Creating Real Value in the Internet of Things
As the Internet of Things (IoT) takes hold, service providers are presented with new value through business model transformation and optimization.
Ten years ago, the buzz around the Internet of Things (IoT) and ubiquitous connectivity was about the anticipated new wave of revenue for service providers. This was based on the extension of the machine-to-machine (M2M) market, the explosion of connected devices, the promise of the cloud and the low cost of sensors. This was a telco-centric view of connectivity and its role in both our industrial and personal worlds. As is the case with most technology waves, it has taken about 10 years to build the basis of this new market. While IoT has yet to become the big revenue earner that was initially anticipated, it clearly indicates the role of the service provider in the broader digital economy.
The possibilities of connecting the literally trillions of devices is just one option. WiFi has, of course, grabbed the attention of the world. Newer services have brought even more low-cost, simplified options to the table. With so many technical options available to map to endpoints, it’s senseless to build an IoT strategy from the outside in. The disruption of business models from the digital world is just that: rethinking how businesses are run and how processes can be streamlined or even removed to facilitate simpler and, of course, cheaper ways of getting service to customers, optimizing business flows and breaking into new markets.
Thinking of IoT connectivity first is dangerous. Assumptions about the “needs” of, for example, the automotive sector in terms of connected vehicles or robotized campus environments misses the point; the automotive industry is looking for an edge to sell more vehicles, change their business model and automate the factories of the future. Communications is a part of the future solution, not the solution itself.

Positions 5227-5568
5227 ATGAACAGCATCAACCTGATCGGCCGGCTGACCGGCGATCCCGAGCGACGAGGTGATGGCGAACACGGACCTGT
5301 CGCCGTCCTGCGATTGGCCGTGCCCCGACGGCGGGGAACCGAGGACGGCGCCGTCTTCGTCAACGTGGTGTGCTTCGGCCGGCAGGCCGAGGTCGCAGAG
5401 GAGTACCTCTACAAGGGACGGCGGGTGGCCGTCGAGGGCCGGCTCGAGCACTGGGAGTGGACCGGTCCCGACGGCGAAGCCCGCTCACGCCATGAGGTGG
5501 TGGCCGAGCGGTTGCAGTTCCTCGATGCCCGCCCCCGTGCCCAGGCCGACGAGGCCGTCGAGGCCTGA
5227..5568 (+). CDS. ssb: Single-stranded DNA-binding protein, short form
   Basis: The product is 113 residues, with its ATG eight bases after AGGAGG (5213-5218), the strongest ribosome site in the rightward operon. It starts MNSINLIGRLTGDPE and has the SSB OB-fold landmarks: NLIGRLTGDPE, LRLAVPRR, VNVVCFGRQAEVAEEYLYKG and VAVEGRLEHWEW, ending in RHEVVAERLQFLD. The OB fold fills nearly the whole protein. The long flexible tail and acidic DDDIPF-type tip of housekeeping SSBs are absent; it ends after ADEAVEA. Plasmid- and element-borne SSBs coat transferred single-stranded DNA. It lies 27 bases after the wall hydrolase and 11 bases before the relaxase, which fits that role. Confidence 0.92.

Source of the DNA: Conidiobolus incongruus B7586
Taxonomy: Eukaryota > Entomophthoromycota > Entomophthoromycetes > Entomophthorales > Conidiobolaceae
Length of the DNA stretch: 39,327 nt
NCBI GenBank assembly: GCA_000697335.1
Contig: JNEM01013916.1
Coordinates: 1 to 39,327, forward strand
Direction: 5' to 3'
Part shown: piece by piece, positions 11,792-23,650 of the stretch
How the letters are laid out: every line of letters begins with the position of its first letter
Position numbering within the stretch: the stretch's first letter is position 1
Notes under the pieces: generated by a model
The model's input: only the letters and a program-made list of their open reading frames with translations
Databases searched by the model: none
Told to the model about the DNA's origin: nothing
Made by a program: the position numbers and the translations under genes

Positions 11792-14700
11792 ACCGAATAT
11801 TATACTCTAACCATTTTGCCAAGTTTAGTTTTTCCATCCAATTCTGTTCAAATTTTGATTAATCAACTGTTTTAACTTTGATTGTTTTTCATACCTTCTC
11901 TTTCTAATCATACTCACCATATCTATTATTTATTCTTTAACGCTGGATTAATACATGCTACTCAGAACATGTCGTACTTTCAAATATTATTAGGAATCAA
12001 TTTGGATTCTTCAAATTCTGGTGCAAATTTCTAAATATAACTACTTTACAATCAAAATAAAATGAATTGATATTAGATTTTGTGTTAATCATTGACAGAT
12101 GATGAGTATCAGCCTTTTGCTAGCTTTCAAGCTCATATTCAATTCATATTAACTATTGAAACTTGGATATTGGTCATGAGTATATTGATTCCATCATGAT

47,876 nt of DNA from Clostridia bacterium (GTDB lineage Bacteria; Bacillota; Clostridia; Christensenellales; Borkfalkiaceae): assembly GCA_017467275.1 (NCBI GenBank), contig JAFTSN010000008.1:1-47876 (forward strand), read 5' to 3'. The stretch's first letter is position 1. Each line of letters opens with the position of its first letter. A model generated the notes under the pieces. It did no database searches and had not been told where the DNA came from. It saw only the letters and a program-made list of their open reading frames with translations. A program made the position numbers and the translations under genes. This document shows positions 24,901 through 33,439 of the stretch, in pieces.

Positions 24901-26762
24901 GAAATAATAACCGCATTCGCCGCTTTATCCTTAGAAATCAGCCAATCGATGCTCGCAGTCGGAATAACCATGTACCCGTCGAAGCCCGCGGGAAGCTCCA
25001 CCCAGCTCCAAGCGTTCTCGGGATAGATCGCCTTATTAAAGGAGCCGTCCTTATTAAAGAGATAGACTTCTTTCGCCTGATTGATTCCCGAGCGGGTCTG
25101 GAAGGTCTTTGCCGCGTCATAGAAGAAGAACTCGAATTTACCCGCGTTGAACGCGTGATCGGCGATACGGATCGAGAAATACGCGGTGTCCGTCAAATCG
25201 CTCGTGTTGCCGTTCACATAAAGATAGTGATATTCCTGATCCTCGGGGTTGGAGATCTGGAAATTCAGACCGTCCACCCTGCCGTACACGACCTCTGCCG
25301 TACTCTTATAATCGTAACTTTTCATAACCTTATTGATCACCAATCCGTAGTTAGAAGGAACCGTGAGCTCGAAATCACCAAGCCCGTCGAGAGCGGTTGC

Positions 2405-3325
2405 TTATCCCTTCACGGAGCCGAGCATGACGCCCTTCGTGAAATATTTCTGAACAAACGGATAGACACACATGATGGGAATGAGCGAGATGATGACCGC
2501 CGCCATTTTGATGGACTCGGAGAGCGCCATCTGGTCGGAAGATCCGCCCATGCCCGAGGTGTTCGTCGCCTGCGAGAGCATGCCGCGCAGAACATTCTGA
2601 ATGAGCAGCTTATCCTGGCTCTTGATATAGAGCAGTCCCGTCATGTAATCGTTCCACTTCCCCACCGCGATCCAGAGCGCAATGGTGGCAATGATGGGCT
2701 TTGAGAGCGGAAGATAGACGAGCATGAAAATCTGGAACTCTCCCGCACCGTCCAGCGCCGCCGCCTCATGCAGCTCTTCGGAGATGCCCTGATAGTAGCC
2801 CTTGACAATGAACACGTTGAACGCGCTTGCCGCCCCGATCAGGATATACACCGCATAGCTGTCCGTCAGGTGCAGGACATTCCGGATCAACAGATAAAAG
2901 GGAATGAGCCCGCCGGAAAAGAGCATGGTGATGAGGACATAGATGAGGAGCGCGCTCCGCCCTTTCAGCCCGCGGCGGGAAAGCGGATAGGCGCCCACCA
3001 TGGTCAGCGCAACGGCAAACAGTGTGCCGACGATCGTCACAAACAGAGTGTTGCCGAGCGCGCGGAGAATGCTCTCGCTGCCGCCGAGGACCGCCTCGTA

IoT is truly an ecosystem play. Activity is rife at all levels. Platforms supporting IoT are being developed by technology enablement players and network equipment providers are active in ensuring that networks are ready to support the scale needed for traffic spikes.
Communications service providers cannot compete with the scale and expertise hyperscale players. What they can do is adapt their market strategies to leverage the power and flexibility of next-generation networks and software to monitor, manage and refine business flows on a continuous basis. Does this mean owning the end-to-end process for industrial or consumer markets? On the contrary, an ecosystem play is where the real value of a company’s contribution is brought to the table and integrated into offering from other parties. On some occasions, service providers can be the lead, but identifying industries where they can either buy a presence or have close working relationships with key integrators and/or highly influential businesses is an achievable strategy. The focus should be on offering IoT-enabling connectivity and services that gather, analyze and facilitate new business models.
It is essential to understand who advises businesses around this next wave of industrial change and the extension into consumer services. A bottom-up approach based on connectivity is flawed. Service providers must adapt to companies’ advisors coming from the top down in the form of management consultants and others from global technology and integrator/aggregator players.
In short, the real value does not manifest itself as another premium. IoT indicates a shift in focus for support services, but it is in the business knowledge, software, analytics, understanding, workflow improvement and partner enablement that the real value will be created.